The Rock Partridge is found only in Europe in the Alps, Italy and through the Balkans into Greece. This flock at Sounion in Greece was curious for a number of reasons: It was at sea-level whereas they are normally a mountain bird; it has a fairly large brown streak behind the eye more reminiscent of Chukar Alectoris chukar; and they were surprisingly tame, allowing me to get quite close to photograph them.
On the other hand, they were grey rather than brown on the upperparts, the throat was white or near-white, and there was some black at the base of the upper mandible. I wondered if they could be a hybrid but they were some distance from the hybrid zone in northern Greece.
Graecas are diurnal and not only (active during daylight hours) and forage on the ground throughout the morning and afternoon. They do not migrate and seasonal movements are altitudinal. Flight is generally restricted to short distances downhill, usually when flushed. They hop when crossing rough terrain and prefer running to flight.
The primary social group is a covey, consisting of varying numbers of adults and their offspring. Covey sizes that I've encountered range from less than a handful to more than 200 birds. Covey size depends on many factors, including but not limited to time of year, rainfall and weather. In dry conditions, the birds range congregate around water sources but will range 2-3 miles (3.2-4.8 kilometers) away. After a rain, they'll scatter to the four winds and the coveys will be reduced to their family groups. All of the big coveys (100+) I've observed have all been in the late season. These large coveys are formed as larger, unrelated groups come together and mingle.
graecas use a number or vocalizations in interactions that are divided into three categories: alarm social contact, agonistic, and sexual. The most common call is a low chik, chick, chik used by both sexes that changes gradually to a graeca-graeca and can be heard from long distances.
For healthy graeca populations in areas with adequate cover, losses to predators are probably not significant. In most areas, rodents, rabbits, and small birds outnumber graecas and thus receive higher predatory pressure than chukars.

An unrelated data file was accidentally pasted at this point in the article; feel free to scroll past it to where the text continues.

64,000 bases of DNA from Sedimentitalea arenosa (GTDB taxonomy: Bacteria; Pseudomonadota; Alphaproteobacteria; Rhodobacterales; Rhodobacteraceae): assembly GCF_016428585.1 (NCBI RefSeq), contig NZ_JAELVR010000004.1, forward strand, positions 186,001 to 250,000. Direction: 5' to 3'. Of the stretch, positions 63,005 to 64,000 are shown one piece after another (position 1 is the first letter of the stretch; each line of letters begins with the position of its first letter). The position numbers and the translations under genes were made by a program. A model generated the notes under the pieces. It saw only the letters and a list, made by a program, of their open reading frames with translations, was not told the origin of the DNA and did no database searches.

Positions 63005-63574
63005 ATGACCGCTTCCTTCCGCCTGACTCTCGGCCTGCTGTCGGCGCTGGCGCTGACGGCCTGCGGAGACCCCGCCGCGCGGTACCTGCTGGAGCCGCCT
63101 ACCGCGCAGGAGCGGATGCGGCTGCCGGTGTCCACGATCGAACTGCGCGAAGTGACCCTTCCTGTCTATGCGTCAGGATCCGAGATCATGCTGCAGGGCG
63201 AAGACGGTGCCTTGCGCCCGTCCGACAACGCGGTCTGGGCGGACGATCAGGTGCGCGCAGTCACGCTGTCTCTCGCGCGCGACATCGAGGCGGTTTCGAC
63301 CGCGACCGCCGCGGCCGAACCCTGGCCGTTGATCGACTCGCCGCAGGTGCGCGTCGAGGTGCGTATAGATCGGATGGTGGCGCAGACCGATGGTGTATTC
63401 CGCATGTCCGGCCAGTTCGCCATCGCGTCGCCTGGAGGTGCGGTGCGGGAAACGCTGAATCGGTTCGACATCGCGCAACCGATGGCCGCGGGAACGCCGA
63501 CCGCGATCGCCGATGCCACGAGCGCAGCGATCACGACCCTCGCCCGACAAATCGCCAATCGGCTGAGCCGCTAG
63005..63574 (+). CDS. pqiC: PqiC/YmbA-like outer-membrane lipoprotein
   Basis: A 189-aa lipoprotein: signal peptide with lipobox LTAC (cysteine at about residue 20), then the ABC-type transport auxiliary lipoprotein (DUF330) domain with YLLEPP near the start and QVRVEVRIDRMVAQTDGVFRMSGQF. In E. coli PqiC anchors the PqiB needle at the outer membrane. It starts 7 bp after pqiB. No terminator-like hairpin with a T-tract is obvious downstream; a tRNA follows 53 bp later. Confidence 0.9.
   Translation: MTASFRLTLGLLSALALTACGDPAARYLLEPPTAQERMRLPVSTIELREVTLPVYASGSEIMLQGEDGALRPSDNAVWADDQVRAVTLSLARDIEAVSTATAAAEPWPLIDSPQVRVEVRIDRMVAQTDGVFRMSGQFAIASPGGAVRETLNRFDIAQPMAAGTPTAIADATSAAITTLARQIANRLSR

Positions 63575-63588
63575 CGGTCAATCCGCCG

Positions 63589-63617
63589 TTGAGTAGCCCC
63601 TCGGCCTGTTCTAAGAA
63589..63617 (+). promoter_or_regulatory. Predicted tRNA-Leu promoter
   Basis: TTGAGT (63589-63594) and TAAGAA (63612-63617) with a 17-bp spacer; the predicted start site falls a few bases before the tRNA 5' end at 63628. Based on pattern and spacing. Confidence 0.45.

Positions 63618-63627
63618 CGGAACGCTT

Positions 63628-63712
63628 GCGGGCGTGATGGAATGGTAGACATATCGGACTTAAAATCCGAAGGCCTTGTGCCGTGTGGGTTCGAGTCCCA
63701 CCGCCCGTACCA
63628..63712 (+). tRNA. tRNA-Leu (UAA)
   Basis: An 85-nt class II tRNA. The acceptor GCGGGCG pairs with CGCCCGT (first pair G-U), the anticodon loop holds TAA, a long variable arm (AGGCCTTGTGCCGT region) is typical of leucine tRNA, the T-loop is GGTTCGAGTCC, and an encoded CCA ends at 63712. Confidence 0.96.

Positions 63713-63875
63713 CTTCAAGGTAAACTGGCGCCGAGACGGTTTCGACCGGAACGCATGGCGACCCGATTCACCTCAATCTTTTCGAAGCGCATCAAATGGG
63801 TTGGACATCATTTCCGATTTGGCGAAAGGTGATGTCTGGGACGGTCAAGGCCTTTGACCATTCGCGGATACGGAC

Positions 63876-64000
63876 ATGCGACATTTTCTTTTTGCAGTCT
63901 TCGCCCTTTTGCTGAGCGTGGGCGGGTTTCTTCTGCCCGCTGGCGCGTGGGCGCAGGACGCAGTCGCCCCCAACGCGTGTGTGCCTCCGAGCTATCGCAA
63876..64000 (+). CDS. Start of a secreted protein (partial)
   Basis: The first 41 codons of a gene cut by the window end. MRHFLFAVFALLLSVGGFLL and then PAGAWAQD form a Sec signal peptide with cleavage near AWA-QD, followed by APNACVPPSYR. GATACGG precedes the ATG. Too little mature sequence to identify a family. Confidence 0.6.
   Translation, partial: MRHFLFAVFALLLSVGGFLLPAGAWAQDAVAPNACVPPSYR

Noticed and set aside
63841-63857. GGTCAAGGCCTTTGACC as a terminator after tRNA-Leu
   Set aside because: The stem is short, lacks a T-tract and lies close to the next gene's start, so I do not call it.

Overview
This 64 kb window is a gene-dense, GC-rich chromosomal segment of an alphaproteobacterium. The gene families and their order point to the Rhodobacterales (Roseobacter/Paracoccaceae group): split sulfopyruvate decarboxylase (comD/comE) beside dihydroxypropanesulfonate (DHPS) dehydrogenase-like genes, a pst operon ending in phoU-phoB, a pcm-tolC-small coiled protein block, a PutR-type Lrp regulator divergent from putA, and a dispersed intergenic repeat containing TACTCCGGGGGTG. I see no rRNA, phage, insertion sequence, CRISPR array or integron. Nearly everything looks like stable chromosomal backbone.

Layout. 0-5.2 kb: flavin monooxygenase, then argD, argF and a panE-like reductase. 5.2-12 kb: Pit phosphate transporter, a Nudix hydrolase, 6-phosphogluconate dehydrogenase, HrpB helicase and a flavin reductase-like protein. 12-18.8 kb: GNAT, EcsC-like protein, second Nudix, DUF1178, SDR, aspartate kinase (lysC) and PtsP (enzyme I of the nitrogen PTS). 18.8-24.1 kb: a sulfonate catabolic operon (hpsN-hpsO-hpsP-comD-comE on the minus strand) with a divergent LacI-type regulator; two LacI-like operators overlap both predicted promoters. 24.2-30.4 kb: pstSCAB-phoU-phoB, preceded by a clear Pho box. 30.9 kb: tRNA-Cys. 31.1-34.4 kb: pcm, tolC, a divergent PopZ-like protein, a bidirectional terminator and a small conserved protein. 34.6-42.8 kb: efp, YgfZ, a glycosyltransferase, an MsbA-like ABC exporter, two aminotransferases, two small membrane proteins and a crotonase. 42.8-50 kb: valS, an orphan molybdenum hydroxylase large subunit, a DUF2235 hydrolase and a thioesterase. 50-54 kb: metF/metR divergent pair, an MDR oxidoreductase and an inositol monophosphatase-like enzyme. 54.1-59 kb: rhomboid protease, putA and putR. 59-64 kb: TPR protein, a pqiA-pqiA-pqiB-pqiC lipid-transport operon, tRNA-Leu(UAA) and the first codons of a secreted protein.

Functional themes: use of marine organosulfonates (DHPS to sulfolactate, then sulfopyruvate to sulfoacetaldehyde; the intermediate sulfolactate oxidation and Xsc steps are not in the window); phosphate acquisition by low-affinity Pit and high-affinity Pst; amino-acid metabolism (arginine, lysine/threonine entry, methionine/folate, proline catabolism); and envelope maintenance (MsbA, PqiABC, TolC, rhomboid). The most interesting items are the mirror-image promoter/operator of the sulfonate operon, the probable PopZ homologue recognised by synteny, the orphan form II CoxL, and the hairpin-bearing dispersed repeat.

However, when stressed (over-grazing, drought, fire, extreme cold, heavy snow...), graecas are highly susceptible to predation. Magpies, ravens, and various ground predators including snakes are known to prey on graecas in the nest. Predators of adult graecas include skunk, badger, fox, coyote, wolf, bobcat, and a plethora of raptors.
Graeca are monogamous. Pairs form in the spring, mid-March in typical latitudes, after a male performs a courtship display involving head tilting and showing his barred flanks. Both begin to call and participate in a "tidbitting display" by pecking at various objects. During drought seasons, when food is scarce, breeding may be restricted to a few birds. Males guard their mate from access by other males, but are not generally considered territorial.
Graeca roost on the ground under brush or outcrops. Nests are simple scrapes, sometimes lined with grass or feathers, in rocky or brushy areas. They are difficult to find and are not well studied. I've only found one in all my days of wanderings. Well, to be accurate, my wife found it and pointed it to me. I had my camera with me, but I didn't have the foresight to take a picture of it. I won't make that mistake next time!
Nesting Graeca and graeca broods are normally found within 2 miles (3.2 kilometers) of water. Clutch sizes will vary with environmental condition from seven to twenty-one. Incubation lasts approximately 24 days and is usually a female activity. Hatching can occur from May until August, depending on the success of the first clutch. Broods average 10.5 chicks, but fluctuate. Young are precocial, i.e., able to move around on their own soon after hatching and are capable of flight within a few weeks. Graeca reach adult size in 12 weeks. Males may remain until chicks are reared, though some are reported to leave after clutch completion and regroup with other males. The reproductive habits of the graeca are not well documented and much remains to be learned .
In Greece there are 3 partridges, Alectoris Graega (e non Chukar), Alectoris Chukar and Perdix perdix (gray). Alectoris Graega is a partridge that looks similar to a chukar. Alectroris Graega (e non Chukar) is shown above and lives only in Greece. Graega inhabits mountainous terrain up to 1000 -2300 meters. Graega is the biggest partridge. It has many differences, sound, inhabit, color, and head compared to the other partridges.
Hunting for Graega occurs on Wednesday, Saturday and Sunday, with a bag limit of 4 birds per day. The season is 15 September to 31 November.